Connecting a BeagleBone Black (BBB) to the internet over USB is a simple process thanks to the internet sharing capabilities of Windows. This is extremely convenient when developing because it allows your BeagleBone Black to have an internet connection as long as your computer or laptop has one, no matter the network, and SSH access over a single USB cable.
These instructions assume you have already installed an image on your BBB and can connect to the web interface. If not, the official documentation is extremely thorough and easy to follow.
Step 1: Configure your primary network interface for sharing.
Open the Run prompt
(Win+R) and enter
ncpa.cpl to open Network Connections.
You should see (in addition to your regular network connection) a new connection with a description that starts with “Linux USB Ethernet” or something similar. This is your BBB’s connection.
Right click on the internet connection your want to share (not on the BBB connection) and click on Properties. In the properties window click on the Sharing tab and check the box that says Allow other network users to connect through this computer’s Internet connection. Select the BBB’s connection under the Home networking connection: dropdown then click OK to save.
Double click on the BBB’s connection and click on Internet Protocol Version 4 (TCP/IPv4) to highlight it then click on Properties. Alternatively you can just double click on the text (not the checkbox).
Fill in the IP address and DNS information as shown in the image. The BBB will expect the computer to have an IP address of
192.168.7.1 and it will use the computer as a gateway to the internet.
That’s all the setup needed on the Windows machine!
Step 2: BeagleBone Black Configuration
All of the configuration needed on the BBB is in a single file. Interestingly, all the tutorials I’ve seen on this topic don’t show the proper way of configuring the network so that the changes are persistent.
The first step is to connect to the BBB via SSH. PuTTY is the de facto SSH client on Windows and I highly recommend it. Open up PuTTy and enter the BBB’s default IP address (
126.96.36.199) then press Open. You may see a warning sign pop up if it’s the first time connecting to the IP but just click Yes and continue.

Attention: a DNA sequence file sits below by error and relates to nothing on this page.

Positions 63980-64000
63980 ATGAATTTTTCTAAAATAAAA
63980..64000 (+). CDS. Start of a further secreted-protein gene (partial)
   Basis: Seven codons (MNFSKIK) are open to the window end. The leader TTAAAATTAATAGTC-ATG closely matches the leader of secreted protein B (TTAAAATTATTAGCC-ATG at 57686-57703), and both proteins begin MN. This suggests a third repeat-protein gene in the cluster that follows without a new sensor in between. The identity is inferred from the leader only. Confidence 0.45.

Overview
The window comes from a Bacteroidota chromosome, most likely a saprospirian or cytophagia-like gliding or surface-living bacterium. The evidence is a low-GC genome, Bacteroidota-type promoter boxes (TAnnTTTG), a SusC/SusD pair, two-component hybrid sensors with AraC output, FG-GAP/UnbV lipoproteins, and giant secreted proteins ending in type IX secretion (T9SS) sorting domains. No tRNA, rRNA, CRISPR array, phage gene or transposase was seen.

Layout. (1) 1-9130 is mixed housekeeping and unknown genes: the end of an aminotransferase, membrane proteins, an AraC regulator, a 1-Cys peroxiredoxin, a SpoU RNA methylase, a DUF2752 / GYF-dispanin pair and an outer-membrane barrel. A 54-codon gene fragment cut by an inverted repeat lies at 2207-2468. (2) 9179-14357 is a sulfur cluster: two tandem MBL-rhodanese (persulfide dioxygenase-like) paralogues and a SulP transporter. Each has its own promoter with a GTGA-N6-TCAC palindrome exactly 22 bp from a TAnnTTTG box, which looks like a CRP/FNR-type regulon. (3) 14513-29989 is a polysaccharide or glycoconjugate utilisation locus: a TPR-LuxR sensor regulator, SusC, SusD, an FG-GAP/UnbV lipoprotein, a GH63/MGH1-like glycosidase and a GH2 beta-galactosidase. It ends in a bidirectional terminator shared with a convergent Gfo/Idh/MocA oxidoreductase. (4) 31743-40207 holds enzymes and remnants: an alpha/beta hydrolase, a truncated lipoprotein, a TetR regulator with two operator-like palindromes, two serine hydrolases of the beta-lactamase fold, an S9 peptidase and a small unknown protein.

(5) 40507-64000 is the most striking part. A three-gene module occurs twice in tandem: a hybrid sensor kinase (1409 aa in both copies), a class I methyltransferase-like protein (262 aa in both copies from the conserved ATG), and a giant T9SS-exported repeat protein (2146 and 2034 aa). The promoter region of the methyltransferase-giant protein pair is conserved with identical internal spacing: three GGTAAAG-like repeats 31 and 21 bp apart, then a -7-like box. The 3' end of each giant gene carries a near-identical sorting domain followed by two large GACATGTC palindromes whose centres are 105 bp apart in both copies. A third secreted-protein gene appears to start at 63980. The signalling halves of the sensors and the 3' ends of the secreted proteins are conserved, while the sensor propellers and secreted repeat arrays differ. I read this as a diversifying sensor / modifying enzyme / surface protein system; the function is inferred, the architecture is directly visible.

You’ll be asked for a login. The default credentials are:
login: debian pass: temppwd
Be sure to change the password!
Note: When typing in the password, you will not see anything happening. That’s a security feature — just press enter when you enter the full password.
We will be editing the interfaces file, which is used to configure the network interfaces on the system as the name suggests. Enter the following command to open up the file for editing:
sudo nano /etc/network/interfaces
sudo ( originally called “superuser do”) temporarily elevates the security privileges of the debian user to the superuser so that it can modify system files. You will be asked to enter the user password which is temppwd in the default case.
nano is a simple text editor that’s present on most Linux systems.
Once in the file, use the down arrow key or Page Down key to go to the bottom of the file where you should see entries for the usb0 interface. Enter the following information:
iface usb0 inet static address 192.168.7.2 netmask 255.255.255.252 network 192.168.7.0 gateway 192.168.7.1 dns-nameservers 188.8.131.52 post-up route add default gw 192.168.7.1
When the system starts up, the system runs a configuration script located at
that reads this
/etc/network/interfaces file and sets the IP address and netmask for the usb0 interface.
The configuration script also reads the dns-nameservers value and writes it to /etc/resolv.conf. Lastly, the script executes the post-up value line after the network interface is up (thus the name) in order to add the default gateway (which is the IP address we set on the Windows machine) to the route.
After making the changes, press
CTRL+O to save the changes then
CTRL+X to close the file. Reboot the system with:
After the reboot is complete, connect to the system again (you can just right-click anywhere on the PuTTy window and click on Restart session).
The route command will show you if the gateway is set.
The /etc/resolv.conf file should also contain the nameserver entry.
That’s all the configuration needed to get internet over USB working! You can test it out by pinging Google with
ping google.com. You can press
CTRL+C to stop the ping command.